Gebel Barkal and the Sites of the Napatan Region comprise five archaeological sites on both sides of the Nile in an arid area considered part of Nubia. Together they cover an area more than 60 km (37 mi) long. The sites (Gebel Barkal, Kurru, Nuri, Sanam and Zuma) represent the Napatan (900 – 270 BC) and Meroitic (270 BC – 350 AD) cultures of the second kingdom of Kush. They include tombs, with and without pyramids, temples, burial mounds and chambers, living complexes and palaces. They exhibit an architectural tradition that shaped the political, religious, social and artistic scene of the Middle and Northern Nile Valley for more than 2000 years (1500 BC- 6th Century AD). Gebel Barkal and the Sites of the Napatan Region were listed as a UNESCO World Heritage Site in 2003.
The National Museum of Sudan is a double storied building constructed in 1955 and established as a museum in 1971. The building and its surrounding gardens house the largest and most comprehensive Nubian archaeological collection in the world including objects from the Paleolithic through to the Islamic period originating from every site of importance in the Sudan.
What is now northern Sudan was in ancient times the Kingdom of Nubia, which ruled Egypt in the early years. Nubian civilization flourished until 350 AD.
Sudan was a collection of small, independent kingdoms and principalities from the beginning of the Christian era until 1820-21, when northern Sudan was again invaded from Egypt, which was then part of the Ottoman Empire. The sultan’s third son was sent to rule Sudan, which was valued as a route for slaves and gold out of Africa.
By the 1880s, the Sudanese were discontent with rule from Egypt, which was now under British influence. In 1881, a religious leader called Muhammad Ahmad rose up.
When the British took over Egypt, they also occupied Sudan to protect the Nile waters. Defeating the Mahdists in 1898, the British gave Sudan its own status.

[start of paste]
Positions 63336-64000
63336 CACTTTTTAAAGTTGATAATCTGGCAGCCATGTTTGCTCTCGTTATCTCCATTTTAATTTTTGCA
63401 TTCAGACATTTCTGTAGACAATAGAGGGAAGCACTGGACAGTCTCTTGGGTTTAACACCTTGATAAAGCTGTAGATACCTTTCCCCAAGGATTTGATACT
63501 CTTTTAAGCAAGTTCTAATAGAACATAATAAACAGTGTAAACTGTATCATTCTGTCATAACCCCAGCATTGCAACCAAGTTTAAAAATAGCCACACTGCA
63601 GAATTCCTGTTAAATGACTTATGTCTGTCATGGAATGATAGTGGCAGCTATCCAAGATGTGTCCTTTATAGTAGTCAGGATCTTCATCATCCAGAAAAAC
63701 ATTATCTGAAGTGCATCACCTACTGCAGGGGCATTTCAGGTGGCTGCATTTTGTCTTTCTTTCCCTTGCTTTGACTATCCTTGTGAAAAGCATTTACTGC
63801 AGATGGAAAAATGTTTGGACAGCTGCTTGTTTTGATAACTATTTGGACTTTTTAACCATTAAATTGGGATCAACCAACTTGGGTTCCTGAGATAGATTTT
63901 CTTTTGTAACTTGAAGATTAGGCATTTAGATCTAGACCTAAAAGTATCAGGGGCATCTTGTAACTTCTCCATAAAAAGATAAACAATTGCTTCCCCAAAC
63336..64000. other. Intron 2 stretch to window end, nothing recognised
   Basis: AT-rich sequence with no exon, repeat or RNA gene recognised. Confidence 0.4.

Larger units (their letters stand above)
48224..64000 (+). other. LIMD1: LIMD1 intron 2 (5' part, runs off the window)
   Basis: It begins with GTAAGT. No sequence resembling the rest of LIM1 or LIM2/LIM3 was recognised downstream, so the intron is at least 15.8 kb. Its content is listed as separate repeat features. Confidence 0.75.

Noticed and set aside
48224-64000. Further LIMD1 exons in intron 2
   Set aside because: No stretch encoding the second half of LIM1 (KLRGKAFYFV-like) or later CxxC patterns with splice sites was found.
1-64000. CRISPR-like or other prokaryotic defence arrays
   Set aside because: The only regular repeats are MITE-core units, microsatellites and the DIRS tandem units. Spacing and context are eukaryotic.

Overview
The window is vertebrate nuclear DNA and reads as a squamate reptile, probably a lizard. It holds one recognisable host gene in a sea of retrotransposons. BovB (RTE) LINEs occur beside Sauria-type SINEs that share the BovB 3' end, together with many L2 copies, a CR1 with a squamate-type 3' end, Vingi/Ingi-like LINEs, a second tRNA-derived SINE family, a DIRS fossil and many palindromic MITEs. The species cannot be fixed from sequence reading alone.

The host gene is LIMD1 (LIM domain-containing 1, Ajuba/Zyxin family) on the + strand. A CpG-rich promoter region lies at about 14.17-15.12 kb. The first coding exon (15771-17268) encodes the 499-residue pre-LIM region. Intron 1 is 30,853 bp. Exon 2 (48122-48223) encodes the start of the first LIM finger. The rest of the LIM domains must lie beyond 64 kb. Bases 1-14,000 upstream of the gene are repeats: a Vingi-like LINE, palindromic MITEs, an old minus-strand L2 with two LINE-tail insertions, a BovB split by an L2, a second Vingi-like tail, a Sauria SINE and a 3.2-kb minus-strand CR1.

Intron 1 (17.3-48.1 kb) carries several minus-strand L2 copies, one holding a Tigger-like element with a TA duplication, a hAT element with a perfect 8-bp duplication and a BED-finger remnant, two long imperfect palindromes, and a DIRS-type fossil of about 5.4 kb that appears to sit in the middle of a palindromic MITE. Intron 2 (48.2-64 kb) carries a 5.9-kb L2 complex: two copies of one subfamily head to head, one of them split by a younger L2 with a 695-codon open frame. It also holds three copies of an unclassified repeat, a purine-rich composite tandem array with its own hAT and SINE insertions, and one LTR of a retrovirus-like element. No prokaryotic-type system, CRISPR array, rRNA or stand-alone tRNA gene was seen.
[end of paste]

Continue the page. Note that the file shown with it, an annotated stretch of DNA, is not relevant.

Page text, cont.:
With the consent of the British and Egyptian Governments, Sudan achieved independence on January 1, 1956, under a provisional constitution.
Since its independence in 1956, the history of Sudan has been marred by civil war between the mainly-Muslim north and the Christian/animist south. In July 2011, the two countries separated.
Sudan had been the largest country on the continent until the 2011 independence of South Sudan.
The country’s place name Sudan is a name given to a geographical region to the south of the Sahara, stretching from Western Africa to eastern Central Africa. The name derives from the Arabic bilād as-sūdān (بلاد السودان), meaning “the lands of the Blacks” in reference to the dark skin of the inhabitants.
Sudan is a poor country, despite its potential resources. Sudan’s economy is basically agricultural, with inadequate infrastructure and ridden by civil wars and social and ethnic conflict.
Sudan lost most of its oil reserves (over 80 percent), after the secession of South Sudan.
Sudan is the world’s largest producer of gum arabic. This is a natural resin which comes from the acacia trees growing across the central belt. The gum can be used as a glue on stamps or in inks and paints. But it is most valued for its use in foods such as sweets and fizzy drinks.
Religion plays an important role in Sudan, with 97% of the country’s population adhering to Islam.
The Arab presence is estimated at 70% of the Sudanese population. Others include the Arabized ethnic groups of Nubians, Zaghawa, and Copts.
Sudan has 597 groups that speak over 400 different languages and dialects.
The most popular sports in Sudan are athletics (track and field) and football.